Launched by the “Porlock Dig” project in 2015, work with the SANHS Building Research Group (West Somerset and Exmoor) has been studying the pattern of vernacular buildings in the area. Most activity has been in Porlock where surveys have been carried out and reports prepared on 6 buildings with another 6 in the pipeline. It is hoped to extend this base as far as possible in order to publish a summary of the historical buildings of the area.
Among those so far recorded are the Chantry and Doverhay Court both with fabric evidence of the late 1400s. They both have remains of medieval roof structures with jointed cruck frames in both of them. The other building of similar age so far identified is “Ye Olde Cottage”. Although very small, this also has remains of a jointed cruck truss and ridge purlin with heavy smoke blackening in the roof space. This building, according to the historian Chadwyck- Healey (A History of the part of West Somerset comprising Luccombe, Selworthy, Stoke Pero, Porlock , Culbone and Oare, 1901, London) is understood to stand on the former Chantry lands together with Dover Court and the associated fields when this was farmed. The family name at “Ye Olde Cottage” for the early 19th century has been verified by the tithe apportionments of 1841 and further information on occupations and farming in the Doverhay area has been identified from census records.
Doverhay Manor itself is a complex building and accounts have previously been presented through Chadwyck-Healey as above and more recently through an archaeological watching brief. The major restoration in the late 19th century was undertaken by Chadwyck-Healey himself and with the help of the renowned Edmund Buckle, ancient features found in the dilapidated building were drawn up and described. However at that time, the main block was thought to be earlier and the “snooker Room” to be a later wing. This theory has been discounted by the recent archaeological work which proved the southern wing to be of an earlier date.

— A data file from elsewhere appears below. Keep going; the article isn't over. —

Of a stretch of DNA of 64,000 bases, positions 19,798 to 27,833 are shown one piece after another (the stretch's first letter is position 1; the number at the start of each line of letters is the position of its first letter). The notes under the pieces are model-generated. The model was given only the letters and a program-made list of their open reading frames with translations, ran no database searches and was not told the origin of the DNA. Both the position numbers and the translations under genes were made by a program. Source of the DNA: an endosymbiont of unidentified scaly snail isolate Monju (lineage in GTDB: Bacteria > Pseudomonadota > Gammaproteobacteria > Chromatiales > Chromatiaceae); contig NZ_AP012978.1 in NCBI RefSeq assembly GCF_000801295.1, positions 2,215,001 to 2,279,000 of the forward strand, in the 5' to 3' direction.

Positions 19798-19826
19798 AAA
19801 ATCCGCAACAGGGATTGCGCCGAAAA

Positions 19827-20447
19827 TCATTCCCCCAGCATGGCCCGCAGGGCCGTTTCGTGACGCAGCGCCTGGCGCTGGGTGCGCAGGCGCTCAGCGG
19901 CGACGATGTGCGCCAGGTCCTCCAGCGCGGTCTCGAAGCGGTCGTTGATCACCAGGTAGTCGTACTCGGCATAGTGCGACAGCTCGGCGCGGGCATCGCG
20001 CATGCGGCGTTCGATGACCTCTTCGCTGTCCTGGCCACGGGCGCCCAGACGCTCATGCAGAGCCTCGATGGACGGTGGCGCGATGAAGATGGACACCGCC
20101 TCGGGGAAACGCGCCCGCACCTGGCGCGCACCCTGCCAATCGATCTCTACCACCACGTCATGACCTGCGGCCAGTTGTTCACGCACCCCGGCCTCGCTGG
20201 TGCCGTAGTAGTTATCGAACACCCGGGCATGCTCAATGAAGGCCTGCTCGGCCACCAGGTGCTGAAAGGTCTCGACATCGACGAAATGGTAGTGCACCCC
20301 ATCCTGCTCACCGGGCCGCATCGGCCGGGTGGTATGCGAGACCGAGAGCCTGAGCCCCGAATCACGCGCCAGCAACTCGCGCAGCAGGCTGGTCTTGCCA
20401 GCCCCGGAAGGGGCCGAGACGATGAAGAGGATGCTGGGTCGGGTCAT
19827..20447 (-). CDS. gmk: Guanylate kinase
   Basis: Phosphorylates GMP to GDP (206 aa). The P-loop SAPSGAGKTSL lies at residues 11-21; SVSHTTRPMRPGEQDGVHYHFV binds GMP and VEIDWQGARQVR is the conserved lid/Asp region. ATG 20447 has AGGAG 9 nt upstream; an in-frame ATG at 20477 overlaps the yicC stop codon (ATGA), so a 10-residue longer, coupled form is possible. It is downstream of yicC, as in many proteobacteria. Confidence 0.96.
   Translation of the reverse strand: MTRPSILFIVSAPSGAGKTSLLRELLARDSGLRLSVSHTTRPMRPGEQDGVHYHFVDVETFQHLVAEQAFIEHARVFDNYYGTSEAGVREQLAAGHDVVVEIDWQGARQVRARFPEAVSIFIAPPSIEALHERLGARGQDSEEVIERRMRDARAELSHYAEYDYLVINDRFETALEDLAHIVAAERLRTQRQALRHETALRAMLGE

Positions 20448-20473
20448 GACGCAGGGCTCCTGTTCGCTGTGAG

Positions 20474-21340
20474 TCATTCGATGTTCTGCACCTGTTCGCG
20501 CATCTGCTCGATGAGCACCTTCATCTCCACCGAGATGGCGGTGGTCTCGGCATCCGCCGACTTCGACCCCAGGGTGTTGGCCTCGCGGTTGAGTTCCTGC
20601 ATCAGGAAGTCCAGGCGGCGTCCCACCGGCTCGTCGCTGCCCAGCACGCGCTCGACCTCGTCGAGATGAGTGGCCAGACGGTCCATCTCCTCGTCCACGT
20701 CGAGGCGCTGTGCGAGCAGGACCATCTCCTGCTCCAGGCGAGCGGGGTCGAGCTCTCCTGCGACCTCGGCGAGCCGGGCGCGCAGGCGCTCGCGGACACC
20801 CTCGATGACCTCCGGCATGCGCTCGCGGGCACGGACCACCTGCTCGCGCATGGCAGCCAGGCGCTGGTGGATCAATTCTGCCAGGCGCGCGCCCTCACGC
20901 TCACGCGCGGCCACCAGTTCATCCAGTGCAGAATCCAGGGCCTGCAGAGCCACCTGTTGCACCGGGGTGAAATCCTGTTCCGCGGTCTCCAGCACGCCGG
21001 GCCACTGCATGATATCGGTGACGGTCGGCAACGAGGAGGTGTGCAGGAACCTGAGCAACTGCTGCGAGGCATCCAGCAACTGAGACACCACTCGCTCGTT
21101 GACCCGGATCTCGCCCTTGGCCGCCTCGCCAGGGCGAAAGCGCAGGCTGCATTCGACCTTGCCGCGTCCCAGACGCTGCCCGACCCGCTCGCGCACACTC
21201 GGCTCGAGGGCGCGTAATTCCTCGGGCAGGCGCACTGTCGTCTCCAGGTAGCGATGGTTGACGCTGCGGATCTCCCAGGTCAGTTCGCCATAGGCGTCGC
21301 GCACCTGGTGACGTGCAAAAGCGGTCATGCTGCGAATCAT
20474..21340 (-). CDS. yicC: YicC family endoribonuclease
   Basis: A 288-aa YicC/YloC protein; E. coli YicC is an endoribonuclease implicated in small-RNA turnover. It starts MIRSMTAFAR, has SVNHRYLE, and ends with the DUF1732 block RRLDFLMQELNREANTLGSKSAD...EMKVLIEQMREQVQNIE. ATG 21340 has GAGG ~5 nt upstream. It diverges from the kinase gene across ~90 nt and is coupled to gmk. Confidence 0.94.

Apart from Porlock and recording work in Milverton in conjunction with the History Group there, we have also looked at two buildings in Dunster, one in West Street being of particular interest. From earlier recordings of the 1970s and 1980s, it is known that there are extensive medieval remains of buildings behind the frontages in Dunster. Some like the West Street house have true cruck frames which from dendro-dating of other samples across Somerset have been found to cover dates between 1278 and 1386 while jointed crucks lie within a date range of late 14th century to early 16th century. This particular house has one true cruck with a number of jointed cruck trusses with smoke blackened wattle and daub infill. Comparison with 2 other buildings in this particular row suggest that further investigation would be fruitful with the possibility of a planned row of medieval housing and/ or workshops.
Work so far in both Porlock and Dunster has been very rewarding and it is hoped to extend our understanding of development through the support of local people coming forward with buildings for us to look at. Our thanks to all who have already assisted in this way as well as the many local people who have undertaken training and have helped with surveys.
Mary Ewing, SANHS